Countdown to 2015–16: Katherine Coyer is a captain and a leader for Villanova basketball
Her high school coach had a unique, and perfect, way of describing her worth to a team.
Come to our practice for a week. Watch her, and you’ll be looking for a way to get her onto the court.
What set Katherine Coyer apart during these practices? The answer often began with a word. Defense.
Coyer says that this side of the game has always come naturally to her. Her twin sister Caroline, a teammate for many years running, was always the star in the sports they played. “For whatever reason, when we were younger, I didn’t ever make the top team, which Caroline was on,” says Coyer. “But in certain tournaments, I’d get called up to her team because the coaches knew I could play D.”
When Coyer was in the fourth grade, both she and Caroline tried out for their school’s sixth grade team. Caroline made the sixth grade B team; Coyer was sent to a lower league. “It was a huge blow to my ego,” Coyer says. “I realized that this wouldn’t come easily. If I wanted to do something in basketball, I would need to step up my game.”
Coyer began to work fastidiously on her offense. Both her parents played basketball in high school (her dad played quarterback at Minnesota, too), but it was big brother Chris, a future Temple quarterback, whom Coyer credits with having “a huge impact” on her development as a player. When Chris would come back from practices, he’d show Katherine and Caroline what he’d learned.
In four years at Oakton High, Coyer helped preside over a 110–5 record. While Caroline became the blue-chip recruit, coaches in the know knew that Katherine would become an indispensable component to a team. It became evident during the state final, her senior year. As the defense flocked toward Caroline, Coyer calmly dropped 24 points and helped punctuate a perfect 31–0 season.
The twins were determined to play basketball together in college, and they would immediately eliminate programs that weren’t on board with a package deal. Some wanted Caroline, and not Katherine, but longtime Villanova coach Harry Perretta made it a point to recruit both. “I felt Katherine was a really good player,” says Perretta. “Her intelligence just jumped out at you.”
In Perretta’s vaunted motion offense, where canny — and frequent — movement reins, the 5–11 Coyer’s basketball IQ and fundamental acumen (she could make a tremendous coach some day) are unleashed. In ‘14–15, Villanova assisted on two thirds of its baskets.
“Harry’s offense is about reading defenses, and that’s so conducive to how I play basketball,” Coyer says. “I can read defenses really well, so that helps me a lot. When I get open in games, I’m usually wide open.” (To wit: the first mention of Coyer, in Villanova’s final game notes last season, is of her scoring off a back cut.)
“If you can move without the ball in my system, you’ll get easy baskets,” says Perretta. “And Katherine moves without the ball better than anybody on this team.”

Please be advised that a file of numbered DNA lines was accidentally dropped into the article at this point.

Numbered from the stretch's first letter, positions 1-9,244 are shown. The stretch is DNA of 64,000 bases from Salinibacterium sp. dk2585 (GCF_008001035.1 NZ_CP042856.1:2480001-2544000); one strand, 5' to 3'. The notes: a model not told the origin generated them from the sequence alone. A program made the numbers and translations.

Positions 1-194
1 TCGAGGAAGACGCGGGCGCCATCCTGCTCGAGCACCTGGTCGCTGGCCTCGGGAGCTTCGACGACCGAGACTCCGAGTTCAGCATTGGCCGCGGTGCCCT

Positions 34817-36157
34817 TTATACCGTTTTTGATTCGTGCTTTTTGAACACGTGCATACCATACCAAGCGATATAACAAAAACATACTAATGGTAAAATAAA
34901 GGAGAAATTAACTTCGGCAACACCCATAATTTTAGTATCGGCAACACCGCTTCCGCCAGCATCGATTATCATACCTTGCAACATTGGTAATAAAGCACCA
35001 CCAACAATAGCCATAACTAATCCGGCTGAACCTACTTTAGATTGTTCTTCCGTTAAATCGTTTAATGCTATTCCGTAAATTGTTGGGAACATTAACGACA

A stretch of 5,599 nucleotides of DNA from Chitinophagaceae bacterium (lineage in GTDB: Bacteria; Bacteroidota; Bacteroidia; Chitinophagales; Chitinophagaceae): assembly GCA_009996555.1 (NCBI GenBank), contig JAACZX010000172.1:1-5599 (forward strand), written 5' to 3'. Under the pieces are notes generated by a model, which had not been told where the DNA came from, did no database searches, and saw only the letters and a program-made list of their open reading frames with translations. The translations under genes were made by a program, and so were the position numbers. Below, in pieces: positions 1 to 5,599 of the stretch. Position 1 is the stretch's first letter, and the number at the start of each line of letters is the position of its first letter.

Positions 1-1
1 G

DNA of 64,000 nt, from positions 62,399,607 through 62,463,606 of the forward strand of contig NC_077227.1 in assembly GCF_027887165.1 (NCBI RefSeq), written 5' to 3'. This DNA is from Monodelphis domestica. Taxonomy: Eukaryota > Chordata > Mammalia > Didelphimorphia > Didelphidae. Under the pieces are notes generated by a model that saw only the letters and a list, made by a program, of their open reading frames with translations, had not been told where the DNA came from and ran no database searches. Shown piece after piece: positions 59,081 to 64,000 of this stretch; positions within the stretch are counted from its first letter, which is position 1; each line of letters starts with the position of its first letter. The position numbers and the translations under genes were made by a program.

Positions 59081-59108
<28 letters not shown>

Coyer says that she would have picked Villanova even without the bonus of basketball. Perfect size, perfect distance (about two and a half hours) from home. While Chris starred at quarterback at Temple, the twins were just 30 minutes away from attending his games in Philadelphia.
Perretta has talked frequently with Coyer, who’s started 45 games the past two seasons, about increasing her scoring. As Villanova embarked upon a run to the WNIT quarterfinals last season, Coyer responded. There were the 23 points (including 20 in the second half) in the win over Temple in the WNIT quarterfinals, the 16 against against Butler in the Big East tournament quarters.
Coyer started 30 games as a junior for the Wildcats, who finished 22–14. (She missed six games during the non-conference slate with a knee injury.) Her 7.5 points and 2.3 assists ranked third on the team, and she also posted 3.3 rebounds while shooting 50% from the field and 41% from three. In addition to drawing heavy defensive responsibilities, Coyer deputized as Nova’s backup point guard.
In ‘15–16, Perretta wants to see Coyer become even more aggressive offensively. He’ll still use her as a point guard, though the arrival of heralded freshman Adrianna Hahn should ease that burden. “I hope she’ll be freed up to score a bit more and not get so beat during the game, because she doesn’t have to do everything,” Perretta says.
Apart from a team trip to Italy in May, and a week home in Oak Hill, Va., Coyer was on campus this summer. Internship during the day, workouts before and after — the heading-into-senior-year type of grind. “At this point, I know what I’m good at,” Coyer says. “I want to keep my shot consistent, and stay solid in the things I know I can do to help.”
Coyer is a double major, in marketing and real estate. After this season, she’s intrigued by the possibility of following former Nova teammates Emily Leer and Taylor Holeman, who’ve pursued rather unique professional playing opportunities in Ireland and England, respectively.
Instead of receiving a salary from the teams they play for, Leer and Holeman have a master’s program paid for. “Emily’s pursuing a master’s program in business and management at Trinity College, in Dublin, which is a top-five university in the world,” says Coyer. “I want to try and do that too when I graduate Villanova.”
For now, she’ll try to lead the Wildcats to a fifth consecutive postseason appearance — hopefully, an NCAA tournament bookend, following a trip to the Dance as a freshman, in 2013.
“Katherine doesn’t get the accolades,” says Perretta, “and that doesn’t bother her. She just plays. She’s the kid that every team would love to have.”
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